The Algona Upper Des Moines from Algona, Iowa on August 22, 1967 · Page 16
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The Algona Upper Des Moines from Algona, Iowa · Page 16

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Algona, Iowa
Issue Date:
Tuesday, August 22, 1967
Page:
Page 16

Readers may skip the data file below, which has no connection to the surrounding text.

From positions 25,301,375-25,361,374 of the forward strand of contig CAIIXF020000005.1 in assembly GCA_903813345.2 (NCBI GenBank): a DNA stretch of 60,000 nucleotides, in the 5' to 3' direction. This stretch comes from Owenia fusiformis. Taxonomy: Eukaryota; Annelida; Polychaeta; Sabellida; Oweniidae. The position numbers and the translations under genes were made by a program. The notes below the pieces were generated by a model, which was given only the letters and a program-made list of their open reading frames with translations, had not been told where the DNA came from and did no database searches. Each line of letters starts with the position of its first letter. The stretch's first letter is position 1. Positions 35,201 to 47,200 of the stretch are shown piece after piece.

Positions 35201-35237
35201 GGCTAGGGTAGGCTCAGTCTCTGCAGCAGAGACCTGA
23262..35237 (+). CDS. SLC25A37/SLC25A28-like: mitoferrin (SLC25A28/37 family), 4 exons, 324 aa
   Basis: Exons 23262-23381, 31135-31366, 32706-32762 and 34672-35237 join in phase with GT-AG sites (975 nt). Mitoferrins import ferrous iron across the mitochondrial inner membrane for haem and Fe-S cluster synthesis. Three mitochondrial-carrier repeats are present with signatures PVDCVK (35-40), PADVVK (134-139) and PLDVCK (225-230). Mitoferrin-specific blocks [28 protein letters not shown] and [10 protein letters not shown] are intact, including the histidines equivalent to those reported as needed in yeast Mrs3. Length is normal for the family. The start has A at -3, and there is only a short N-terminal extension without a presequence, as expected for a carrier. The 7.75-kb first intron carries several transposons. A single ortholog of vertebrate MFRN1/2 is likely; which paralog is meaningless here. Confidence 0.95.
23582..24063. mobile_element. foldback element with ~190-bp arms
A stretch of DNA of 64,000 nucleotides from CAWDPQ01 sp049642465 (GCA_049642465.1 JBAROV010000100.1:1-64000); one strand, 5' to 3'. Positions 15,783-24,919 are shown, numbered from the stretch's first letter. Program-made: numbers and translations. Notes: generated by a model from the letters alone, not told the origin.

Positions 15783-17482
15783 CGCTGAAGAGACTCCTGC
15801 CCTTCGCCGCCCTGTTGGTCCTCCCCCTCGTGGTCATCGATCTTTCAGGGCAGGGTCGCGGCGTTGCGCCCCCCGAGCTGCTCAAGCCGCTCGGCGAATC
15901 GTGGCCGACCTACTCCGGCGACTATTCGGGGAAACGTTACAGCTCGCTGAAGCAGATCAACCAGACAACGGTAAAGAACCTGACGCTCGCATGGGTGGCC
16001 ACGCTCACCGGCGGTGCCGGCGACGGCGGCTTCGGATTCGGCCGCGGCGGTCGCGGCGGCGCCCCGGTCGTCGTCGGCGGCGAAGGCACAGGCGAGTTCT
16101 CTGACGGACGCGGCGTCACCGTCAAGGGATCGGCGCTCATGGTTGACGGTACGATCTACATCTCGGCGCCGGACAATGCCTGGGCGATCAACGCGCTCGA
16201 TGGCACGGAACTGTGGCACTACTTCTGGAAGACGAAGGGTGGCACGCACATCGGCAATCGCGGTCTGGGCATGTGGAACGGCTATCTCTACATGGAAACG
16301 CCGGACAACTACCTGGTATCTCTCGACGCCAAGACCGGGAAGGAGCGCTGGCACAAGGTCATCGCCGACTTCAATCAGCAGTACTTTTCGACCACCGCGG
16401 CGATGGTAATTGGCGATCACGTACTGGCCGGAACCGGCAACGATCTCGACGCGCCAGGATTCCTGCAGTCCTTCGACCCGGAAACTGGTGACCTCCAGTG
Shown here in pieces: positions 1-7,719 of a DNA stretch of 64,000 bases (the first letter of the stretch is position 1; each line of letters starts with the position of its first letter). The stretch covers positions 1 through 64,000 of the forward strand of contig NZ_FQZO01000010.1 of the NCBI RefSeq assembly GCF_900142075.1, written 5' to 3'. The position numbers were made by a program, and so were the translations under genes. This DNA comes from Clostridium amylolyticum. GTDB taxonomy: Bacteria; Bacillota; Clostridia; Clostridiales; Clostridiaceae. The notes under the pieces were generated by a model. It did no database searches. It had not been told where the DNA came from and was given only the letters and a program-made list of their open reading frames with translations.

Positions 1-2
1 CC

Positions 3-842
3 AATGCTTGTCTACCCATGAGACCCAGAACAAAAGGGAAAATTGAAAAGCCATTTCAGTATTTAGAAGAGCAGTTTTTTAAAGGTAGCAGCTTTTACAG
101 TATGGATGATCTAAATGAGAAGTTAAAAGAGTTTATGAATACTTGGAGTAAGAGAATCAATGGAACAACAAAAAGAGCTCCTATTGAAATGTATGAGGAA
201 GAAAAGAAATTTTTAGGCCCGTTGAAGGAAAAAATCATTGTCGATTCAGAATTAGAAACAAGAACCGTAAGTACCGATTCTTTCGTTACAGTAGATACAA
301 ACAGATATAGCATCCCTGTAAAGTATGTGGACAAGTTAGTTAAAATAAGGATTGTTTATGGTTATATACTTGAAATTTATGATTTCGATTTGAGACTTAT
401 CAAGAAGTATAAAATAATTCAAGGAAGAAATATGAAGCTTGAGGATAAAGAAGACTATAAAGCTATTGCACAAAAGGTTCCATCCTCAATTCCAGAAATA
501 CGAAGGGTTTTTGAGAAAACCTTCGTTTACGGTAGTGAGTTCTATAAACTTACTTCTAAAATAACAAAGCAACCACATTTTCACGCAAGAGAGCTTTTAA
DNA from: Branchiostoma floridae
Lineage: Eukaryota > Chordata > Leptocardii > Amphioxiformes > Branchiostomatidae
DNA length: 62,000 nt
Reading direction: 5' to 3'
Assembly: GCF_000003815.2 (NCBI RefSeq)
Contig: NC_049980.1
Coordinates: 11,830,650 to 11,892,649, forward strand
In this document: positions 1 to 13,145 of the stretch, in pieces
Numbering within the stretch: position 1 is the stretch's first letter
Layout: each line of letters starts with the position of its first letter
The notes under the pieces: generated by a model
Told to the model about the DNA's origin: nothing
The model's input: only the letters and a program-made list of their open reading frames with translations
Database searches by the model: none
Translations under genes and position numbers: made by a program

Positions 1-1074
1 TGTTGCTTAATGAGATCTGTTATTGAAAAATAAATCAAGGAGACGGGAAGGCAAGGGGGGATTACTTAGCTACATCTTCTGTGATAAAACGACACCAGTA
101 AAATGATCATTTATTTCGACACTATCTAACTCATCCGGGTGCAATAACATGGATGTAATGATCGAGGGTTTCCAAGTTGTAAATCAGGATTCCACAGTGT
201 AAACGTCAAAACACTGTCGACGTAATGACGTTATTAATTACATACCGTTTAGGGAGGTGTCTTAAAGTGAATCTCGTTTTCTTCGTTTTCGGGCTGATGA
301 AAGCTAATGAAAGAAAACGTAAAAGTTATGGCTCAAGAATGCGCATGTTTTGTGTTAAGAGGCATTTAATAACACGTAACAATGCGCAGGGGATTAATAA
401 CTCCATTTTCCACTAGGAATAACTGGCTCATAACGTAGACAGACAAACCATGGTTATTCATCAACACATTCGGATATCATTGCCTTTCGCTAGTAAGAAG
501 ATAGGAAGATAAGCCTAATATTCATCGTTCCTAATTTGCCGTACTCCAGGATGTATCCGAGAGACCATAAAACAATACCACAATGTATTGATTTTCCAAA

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FARM PAGE 1967 marketing (calendar) year payments under the National Wool Act may be filed with the ASCS county office any time but at least by the end of January 1968. Payments on sales during the 1966 marketing year are now completed in Kossuth county. They amounted to $14,148.45. Tuesday, August 22, 1967 Algona, (la.) Upper Det Motnes—9 MEMOS FROM MARGARET Are you or any of your children going off to college this fall? OR Are any of your children going away from home to take a job? If so, the rest of this column has an important announcement for you. There will be a demonstration on "Selection, Care and Laundering of Clothes" for the College Bound on Monday evening, August 28 at Reid's Laundry and Cleaning Village, located at 405 East State Street in Algona from 7:00 to 9:00 p.m. Boys, this means you too—Especially For Youl Have you thought about just how you are going to keep your clothes "ship shape" when Mom isn't around to do it for you? The meeting will begin with the sorting of clothes into wash loads so they will come clean. While the clothes are drying we will discuss the buying of clothes with a look at labels that will tell you how to choose and take care of clothes. The manufacturers of clothes have and are doing a great deal to make the care of clothes easier, but we do need to follow the directions given on the labels. The drying of clothes is just as important as the proper washing of them - too much drying is often the ruination of clothes, especially garments with a Permanent Press finish. Such questions as: (1) Are all laundry detergents the same? (2) How many clothes can be put in a washer at one time? (3) Can I wash white and colored clothes together? (4) How can I keep dark trousers from getting lint on them when socks are in the same wash load? (5) How do I get a grease spot off Permanent Press pants? If there is time and you want to see a demonstration on "Ironing a man's shirt," that will be done, too. So — 'College Bound* boys and girls - come to Reid's Laundry and Cleaning Village in Algona on Monday evening, August 28 at 7 p.m. to learn more about "Selection, Care and Laundering of Clothes," RADISH A "two-forgone" radish was picked from the garden of Paul Gaffey and George Veaich, tad- ianola. The top radish was red and where the root was ordinarily formed was a white radish, Wool Payment Application Info From ASCS Applications for payment under the national wool program will move more quickly if they are accompained by full and accurate information and sales records, according to Richard I. Anderson, chairman, ASCS county committee. On shorn wool sales during the marketing year, program payments are made provided the wool on which the applicant is applying for payment was shorn from sheep or lambs which he has owned for at least 30 days. The sales document supporting the application for payment needs to be supplied and the producer should maintain records verifying the 30-day ownership in case such verification is needed. The applicant also reports whether any of the wool on which payment is claimed is the first shearing from lambs that he purchased unshorn. Payments under the program are also made on unshorn lambs which the applicant has owned for at least 30 days. Since the lamb payments are prorated among the producers who have owned the lambs for the necessary length of time, a full report supported by records on these purchases of unshorn lambs is necessary. Producers applications for the : DEVELOPMENTS • t FROMDEVALOIS \ BY GALEN DeVALOB Kossuth Extension Director Now that the county fair is past for another year we want to thank the hundreds of 4-H leaders, parents, friends of 4-H and 4-H members who have devoted their time and energy to make a fair a success. It is this community cooperation that makes 4-H work the year around. * * * House and stable flies are taking over many livestock yards in Iowa. Harold Stockdale says counts of 100 blood sucking stable flies per animal were made in the first week of August on several central Iowa farms. Every 5 or 10 minutes, these flies are replaced by 100 hungry ones while the blood-filled glut- NON-STOP FORAGE TEAM Handle hay or silage non-stop with a Gehl Self-Unloading Forage Box and Hi-Throw Blower ... any crop, any size silo New Gehl Box is 7-ft.-wide and the toughest, safest built. Safety bar, across the front, stops all unloading with the touch of a hand. Two rear- unloading options: low-cost bale unloader for lighter- weight materials, or silage unloader. Plus ... a box size for every need, ruggedness for years of big-job crop hauling. The new Hi-Throw Blower keeps pace with the Box. Blasts crop high as you need it at a ton-a-minute clip. New features: water hose intake; recessed wheels for easier positioning of forage box; and "quick-touch" leveling adjustment for fast, easy set-up on uneven ground. Come on in. Let us show you what we mean! Make us Prove it with a Demonstration! GEHL tons digest their meal. Houseflies are very abundant also. Although these do not suck blood, their filthy habits and large populations spot farm buildings. Stable flies feed primarily on the legs and bellies of the animal, making insecticide application difficult. The most practical control is to apply a long-lasting insecticide on the fly resting areas. The flies are killed when they come in contact with these treated surfaces. A one percent Baytex, Cygon, or Diazinon water spray should be applied on inside and outside surfaces of sheds, fences and other fly resting sites. This will effectively control the pests. Annual 4-H Grants Are Offered Again The largest annual educational 4-H grants offered by industry and the National 4-H service committee are six $3,000 fellowships. They are for graduate work and a government study program set up by the Federal Extension Serv., USDA. The studies are pursued for one year in Washington, D.C. Only former 4-H Club members are eligible, and applicants must have completed at least one year of professional extension work. One man and one woman from each state may be nominated for the fellowships by the State Extension Service. Applicants must not be over 32 years of age. Four of the fellowships are provided by Massey-Ferguson, Inc., and two by the National 4-H Service Committee. Usually three men and three women are selected for the award. ODDITY The office of the Sac City Sac Sun had similar evidence from two different vegetable gardens brought in to them last month. Robert Millis of Sac City brought in four little tomatoes which had grown on the top of a fully bearing potato plant found in his mother's garden in Lake City. Two days later Mrs. Tony Ulrich, Sac City, brought in a similar plant with two tomatoes on it. No tomato leaves were evident or present on either potato plant. JOE BRADLEY EQUIPMENT AIGONA, IA. Can Fertilizers Be Safely Applied This Fall For Next Year's Crops? Research at Midwestern Universities has shown that fertilizers can be safely applied on most crop fields in the fall. Important fertilizer elements are retained throughout the winter, ready for effective use by the plants next spring. Phosphate fertilizers in the soil do not generally move more than two inches from the point of application. Therefore, when phosphate is applied to a soil, it soon becomes a part of the soil. These statements are equally true for those phosphate fertilizers which are highly water soluble, since the soil holds the phosphate immediately on contact. This limited movement of phosphate has been proved many times. Movement is so limited that surface-applied phosphate fertilizers must be plowed into the soil for highest corn yields. Even shallow discing is not sufficient incorporation for phosphate. Similar to phosphates, potash fertilizers are held by the soil with about equal force. Potash attaches itself to the clay particles in the soil and is held against leaching forces. Only those very sandy soils having less than 15 per cent clay might pose some hazard for all applied potash. However, few soils are that sandy. Also, few soils have more than a 5 per cent slope, where erosion may occur. Nitrogen in the non-leachable ammonium form can also be. safely applied on most corn soils after soil temperature reaches about 50 degrees F. At this temperature and below, nitrogen in the non-leaching ammonium form does not convert to the leachable nitrate form until corn planting time. The non-leachable ammonium form of nitrogen is held by the soil clay particles by magnetic forces, since clay is negatively charged and ammonium nitrogen is positively charged. In addition, fall application and fall plowing will save your few valuable spring days for planting, and are the first steps to higher corn yields and profits. Drop by a CFS plant today. The plant manager will be glad to help you with your fall fertilization. He's backed by the facilities of one of the finest soil testing laboratories in the U.S.A. to get your program off to a good start. He's also prepared to discuss in detail CFS Plan-and-Profit Programs . ... the complete step-by-step, long-range plans to help you achieve high-fertility and maximum return per acre, through sound fertilization and management practices. CUSTOM FARM SERVICES, INC. TITONKA, IOWA CORWITH, IOWA Phil Pfeffer Jerry Krause Phone 928-2610 Phone 583-2392 BODE, IOWA Bill Langston Phone 379-1682